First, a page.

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Tapentadol Effective and Safe for Relief of Moderate-to-Severe Chronic Pain Due to Osteoarthritis of the Knee
June 17, 2007
The novel centrally acting analgesic tapentadol shows good tolerability
and is effective in the treatment of patients with moderate-to-severe
chronic knee pain due to osteoarthritis, according to a multicenter,
randomized, double-blind, placebo-controlled trial.
Researchers presented the findings here on June 16th at the Annual European Congress of Rheumatology (EULAR).
While opioids are effective for treatment of chronic pain, such
as that in osteoarthritis, they also show increased incidence of
gastrointestinal and nervous system adverse effects.
Tapentadol was developed in the search for better analgesics to
treat chronic pain in osteoarthritis. It has a dual mode of action,
both as an agonist of the mu opioid receptor (MOR) and as a
noradrenaline reuptake inhibitor.
"There is a potential benefit in the side effects [of
tapentadol] because the affinity to the mu receptor is lower than for
morphine, so the typical mu-receptor side effects are lower than for
morphine-like drugs," said Claudia Lange, MD, PhD, clinical project
leader, Grünenthal GmbH, Aachen, Germany.
Thus, its successful use in preclinical pain models is believed to arise through this dual mode of action.
The objective of the research was to determine the efficacy and
tolerability of an extended-phase form of tapentadol in comparison with
placebo and a positive control of controlled-release oxycodone HCl.
The main inclusion criteria were patients 40 years and older with a
body mass index no greater than 45 kg/m2 who showed moderate-to-severe
chronic pain due to arthritis of the knee, defined as American College
of Rheumatology (ACR) criteria. There were also a number of standard
general exclusion criteria indicated.
The flare state was defined as a treatment-washout period of 3 to 7
days, as mean pain intensity during the preceding 24 hours of 50 mm or
greater on a visual analogue scale (VAS) from 0 mm (no pain) to 100 mm
(worst pain imaginable), and an increase of 18 mm or greater relative
to the VAS at the start of the washout.
Patients were randomized to one of four treatment groups: placebo (n =
167; mean age, 57.4 years; male, 41%) or the up-titrated maintenance
doses of 100 mg (n = 162; mean age, 56.8 years; male, 39%) or 200 mg (n
= 167; mean age, 58.1 years; male, 35%) tapentadol, or 20 mg oxycodone
HCl (n = 169; mean age, 57.8 years; male, 36%), with each agent taken
twice daily over a total of 28 days. The drug tapers over the first 14
days were: 25, 50, 100 mg and 100, 150, 200 mg for tapentadol, and 10,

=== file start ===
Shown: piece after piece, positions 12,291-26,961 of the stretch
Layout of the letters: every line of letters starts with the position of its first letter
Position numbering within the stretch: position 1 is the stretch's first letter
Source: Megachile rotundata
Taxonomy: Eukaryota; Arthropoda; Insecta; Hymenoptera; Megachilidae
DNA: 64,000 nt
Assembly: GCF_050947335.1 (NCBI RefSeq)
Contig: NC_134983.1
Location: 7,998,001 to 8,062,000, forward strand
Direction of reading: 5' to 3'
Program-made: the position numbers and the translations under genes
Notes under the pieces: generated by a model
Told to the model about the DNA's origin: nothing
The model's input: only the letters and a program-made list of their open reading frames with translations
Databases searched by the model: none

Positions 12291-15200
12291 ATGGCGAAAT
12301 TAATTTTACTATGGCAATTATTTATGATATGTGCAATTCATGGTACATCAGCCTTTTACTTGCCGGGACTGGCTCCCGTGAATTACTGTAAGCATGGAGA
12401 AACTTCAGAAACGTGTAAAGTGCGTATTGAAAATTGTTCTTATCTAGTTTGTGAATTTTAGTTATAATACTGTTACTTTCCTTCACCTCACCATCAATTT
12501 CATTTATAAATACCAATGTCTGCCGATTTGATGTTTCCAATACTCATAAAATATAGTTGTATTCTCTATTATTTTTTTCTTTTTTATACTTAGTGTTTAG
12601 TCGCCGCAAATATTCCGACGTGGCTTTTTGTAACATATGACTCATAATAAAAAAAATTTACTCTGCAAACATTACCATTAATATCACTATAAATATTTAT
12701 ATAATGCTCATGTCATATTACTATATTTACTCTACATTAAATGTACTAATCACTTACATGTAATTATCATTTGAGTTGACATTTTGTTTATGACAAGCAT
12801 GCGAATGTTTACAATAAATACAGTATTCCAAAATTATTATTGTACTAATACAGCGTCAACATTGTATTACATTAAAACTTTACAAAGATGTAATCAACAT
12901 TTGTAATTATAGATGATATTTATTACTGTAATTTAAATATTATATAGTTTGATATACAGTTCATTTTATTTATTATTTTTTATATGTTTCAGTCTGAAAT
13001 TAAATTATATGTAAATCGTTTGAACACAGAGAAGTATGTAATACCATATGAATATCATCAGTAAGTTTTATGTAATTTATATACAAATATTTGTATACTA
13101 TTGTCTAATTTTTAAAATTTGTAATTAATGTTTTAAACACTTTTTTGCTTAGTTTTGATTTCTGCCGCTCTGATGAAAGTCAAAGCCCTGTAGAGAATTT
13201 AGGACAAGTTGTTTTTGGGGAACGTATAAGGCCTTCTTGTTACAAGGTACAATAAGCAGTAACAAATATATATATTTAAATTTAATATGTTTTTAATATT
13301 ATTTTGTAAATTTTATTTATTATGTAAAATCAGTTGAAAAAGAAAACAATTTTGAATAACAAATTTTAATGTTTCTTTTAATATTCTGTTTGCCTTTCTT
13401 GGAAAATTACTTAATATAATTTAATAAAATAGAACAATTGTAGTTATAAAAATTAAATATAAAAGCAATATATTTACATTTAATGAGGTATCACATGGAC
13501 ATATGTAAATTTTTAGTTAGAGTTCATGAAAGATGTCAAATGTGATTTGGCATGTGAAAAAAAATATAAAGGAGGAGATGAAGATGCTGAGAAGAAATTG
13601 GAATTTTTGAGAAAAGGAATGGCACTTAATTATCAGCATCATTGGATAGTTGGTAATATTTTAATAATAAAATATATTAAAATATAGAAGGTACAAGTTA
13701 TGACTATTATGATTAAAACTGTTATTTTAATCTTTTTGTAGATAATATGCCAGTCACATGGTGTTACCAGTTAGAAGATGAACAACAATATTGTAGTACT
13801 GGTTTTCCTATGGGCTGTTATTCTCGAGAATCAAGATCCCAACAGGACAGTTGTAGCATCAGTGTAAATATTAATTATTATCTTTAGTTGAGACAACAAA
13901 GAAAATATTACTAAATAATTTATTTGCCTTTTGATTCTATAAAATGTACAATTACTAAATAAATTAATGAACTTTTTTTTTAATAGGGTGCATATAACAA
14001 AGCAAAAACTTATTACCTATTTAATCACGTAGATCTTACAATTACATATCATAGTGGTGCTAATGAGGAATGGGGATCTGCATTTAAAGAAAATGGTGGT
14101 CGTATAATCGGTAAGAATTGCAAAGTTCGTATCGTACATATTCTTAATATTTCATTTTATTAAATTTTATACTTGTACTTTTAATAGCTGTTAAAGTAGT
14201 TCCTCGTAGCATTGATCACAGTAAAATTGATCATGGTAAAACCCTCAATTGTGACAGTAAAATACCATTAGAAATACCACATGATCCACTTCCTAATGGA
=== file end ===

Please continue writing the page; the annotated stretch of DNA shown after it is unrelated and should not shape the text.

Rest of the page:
10, 20 mg for oxycodone HCl.
As rescue medication, patients were allowed up to 1,000 mg/day
acetaminophen, except during the 24 hours prior to each weekly visit.
The primary endpoint was mean pain intensity over the preceding 24
hours according to the VAS scale, as evaluated on day 29 (end of
Accordingly, the higher of the tapentadol doses
provided significant improvement in pain intensity over placebo, as
mean changes from baseline of average pain intensities: -45.3 versus
-36.8 (P =.021). Significance was not reached over placebo for 100 mg
tapentadol and 20 mg oxycodone HCl (-42.9 and -41.8, respectively).
Treatment tolerability, specifically for
gastrointestinal and nervous system disorders, was also assessed.
Patient percentages experiencing these tapered off across the treatment
groups from oxycodone HCl through 200 mg and 100 mg tapentadol to
placebo, respectively: gastrointestinal, 56%, 49%, 30%, 23%; nervous
system, 43%, 34%, 24%, 15%.
"Thus, we have shown good efficacy in osteoarthritis
patients, and we have also seen a very good side-effect profile, so we
really hope to bring forward a drug that has a lot of benefit to the
patient," said coinvestigator Christine Rauschkolb-Loeffler, MD, PhD,
project leader and compound development team leader, Johnson &
Johnson Pharmaceutical Research and Development, Titusville, New
Dr. Lange noted that there was a clearly reduced
incidence of constipation seen in not just the placebo group but also
at both 100 mg and 200 mg tapentadol, with respect to that seen for
oxycodone HCl (5%, 7%, 10%, and 20%, respectively).
Thus, when tapered up to 200 mg, tapentadol was
effective in the primary efficacy endpoint for up to 4 weeks in this
treatment of patients with moderate-to-severe chronic pain due to
osteoarthritis of the knee. It was also noted that the lower dose of
tapentadol (100 mg) was as effective as 20 mg oxycodone HCl, although
the benefits of both of these treatments did not reach significance
Use of tapentadol also showed an interesting improved
tolerability when compared with oxycodone HCl, while also showing
unexpectedly large reductions in the incidence of constipation.
This research was sponsored by Grünenthal GmbH and Johnson & Johnson.
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